Forum for Science, Industry and Business

Sponsored by:     3M 
Search our Site:

 

Bee Colony Collapse Associated with Viral, Fungal Infection

11.10.2010
The sudden death of bee colonies since late 2006 across North America has stumped scientists. But today, researchers may have a greater understanding of the mysterious colony collapse disorder, said a Texas Tech University biologist.

Shan Bilimoria, a professor and molecular virologist, said the bees may be taking a one-two punch from both an insect virus and a fungus, which may be causing bees to die off by the billions.

Bilimoria is part of a team of researchers searching for the cause of the collapse. Led by research professor Jerry Bromenshenk from the University of Montana in Missoula, the group also includes virologists and chemists from the U.S. Army Edgewood Chemical Biological Center and the Instituto de Ecologica AC in Mexico.

Their study was published this week in the peer-reviewed journal PLoS ONE.

“At this stage, the study is showing an association of death rates of the bees with the virus and fungus present,” Bilimoria said. “Our contribution to this study confirms association. But even that doesn’t prove cause and effect. Not just yet.”

The mysterious colony deaths have caused major concern with scientists since much of agriculture depends on bees to pollinate crops.

To discover what might be attacking bee colonies, the team ground up dead bees that had succumbed to colony collapse disorder. Using analytical equipment, researchers discovered through spectroscopic analysis evidence of a moth virus called insect iridescent virus (IIV) 6 and a fungal parasite called Nosema.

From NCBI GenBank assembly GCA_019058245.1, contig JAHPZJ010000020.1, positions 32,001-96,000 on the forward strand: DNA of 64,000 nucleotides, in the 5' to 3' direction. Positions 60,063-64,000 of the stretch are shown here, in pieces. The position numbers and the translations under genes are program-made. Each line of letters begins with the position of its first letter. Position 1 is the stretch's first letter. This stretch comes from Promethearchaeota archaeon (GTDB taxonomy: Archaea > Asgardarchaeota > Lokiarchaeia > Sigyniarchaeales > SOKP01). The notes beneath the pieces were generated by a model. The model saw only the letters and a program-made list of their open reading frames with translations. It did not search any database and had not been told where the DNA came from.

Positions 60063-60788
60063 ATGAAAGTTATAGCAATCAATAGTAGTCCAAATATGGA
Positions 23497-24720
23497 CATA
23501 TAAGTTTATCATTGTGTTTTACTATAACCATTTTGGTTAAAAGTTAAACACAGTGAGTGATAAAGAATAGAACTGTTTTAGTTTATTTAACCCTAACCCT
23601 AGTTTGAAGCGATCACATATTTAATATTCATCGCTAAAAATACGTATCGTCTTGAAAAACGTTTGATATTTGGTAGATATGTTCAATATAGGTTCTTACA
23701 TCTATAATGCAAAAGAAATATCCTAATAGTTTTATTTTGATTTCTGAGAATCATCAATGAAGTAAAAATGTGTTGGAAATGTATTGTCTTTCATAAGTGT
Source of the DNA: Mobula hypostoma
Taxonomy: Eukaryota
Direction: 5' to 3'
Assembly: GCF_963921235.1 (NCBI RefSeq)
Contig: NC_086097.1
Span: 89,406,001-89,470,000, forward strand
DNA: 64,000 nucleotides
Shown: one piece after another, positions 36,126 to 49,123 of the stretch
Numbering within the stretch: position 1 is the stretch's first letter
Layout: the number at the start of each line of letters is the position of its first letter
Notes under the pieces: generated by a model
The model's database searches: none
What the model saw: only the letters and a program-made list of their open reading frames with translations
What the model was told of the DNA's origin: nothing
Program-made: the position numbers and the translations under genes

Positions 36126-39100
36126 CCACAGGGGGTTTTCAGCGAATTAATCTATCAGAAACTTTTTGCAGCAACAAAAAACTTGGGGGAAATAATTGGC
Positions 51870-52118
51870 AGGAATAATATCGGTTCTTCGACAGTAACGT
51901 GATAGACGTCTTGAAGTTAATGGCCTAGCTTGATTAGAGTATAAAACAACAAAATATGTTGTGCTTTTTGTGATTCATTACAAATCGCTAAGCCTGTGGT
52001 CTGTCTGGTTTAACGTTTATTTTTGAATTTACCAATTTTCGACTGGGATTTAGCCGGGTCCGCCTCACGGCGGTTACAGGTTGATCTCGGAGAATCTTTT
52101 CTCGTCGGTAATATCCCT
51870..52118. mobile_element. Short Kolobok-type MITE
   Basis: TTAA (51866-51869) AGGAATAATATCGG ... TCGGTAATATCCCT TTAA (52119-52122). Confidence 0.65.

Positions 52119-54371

The insect virus is closely related to another virus that wiped out bee populations 20 years ago in India, he said. Also, unlike previous research that found the deaths may be caused by a virus with RNA, the IIV 6 contains DNA.

“Our DNA discovery puts this field in a whole new direction,” he said.

Bilimoria said Texas Tech supplied the virus material for the experiments and were tested on bees with the fungus. Though an association between exposure and death was found, scientists don’t yet know if the two pathogens cause CCD or whether CCD colonies are more likely to succumb to the two pathogens.

“To prove cause and effect, we will have to isolate the virus and fungus from bee colony, and then reinfect with same virus and fungus,” Bilimoria said.

In the next part of the research project, Bilimoria will work to isolate the virus from infected bees.

“Once we isolate and identify the virus, we will have a way of monitoring it,” he said. “It is easier to fight the problem if we know what the culprit is.”

For a copy of a frequently-asked-questions sheet, please contact John Davis.

CONTACT: Shan Bilimoria, professor, Department of Biological Sciences, Texas Tech University, (806) 742-2710 ext. 287, (806) 239-7251 cell, or shan.bilimoria@ttu.edu

John Davis | Newswise Science News
Further information:
http://www.ttu.edu

Further reports about: Bee Colony Collapse CCD Collapse DNA Infection agriculture death rate fungus insect virus

More articles from Life Sciences:

nachricht How brains surrender to sleep
23.06.2017 | IMP - Forschungsinstitut für Molekulare Pathologie GmbH

nachricht A new technique isolates neuronal activity during memory consolidation
22.06.2017 | Spanish National Research Council (CSIC)

All articles from Life Sciences >>>

The most recent press releases about innovation >>>

Die letzten 5 Focus-News des innovations-reports im Überblick: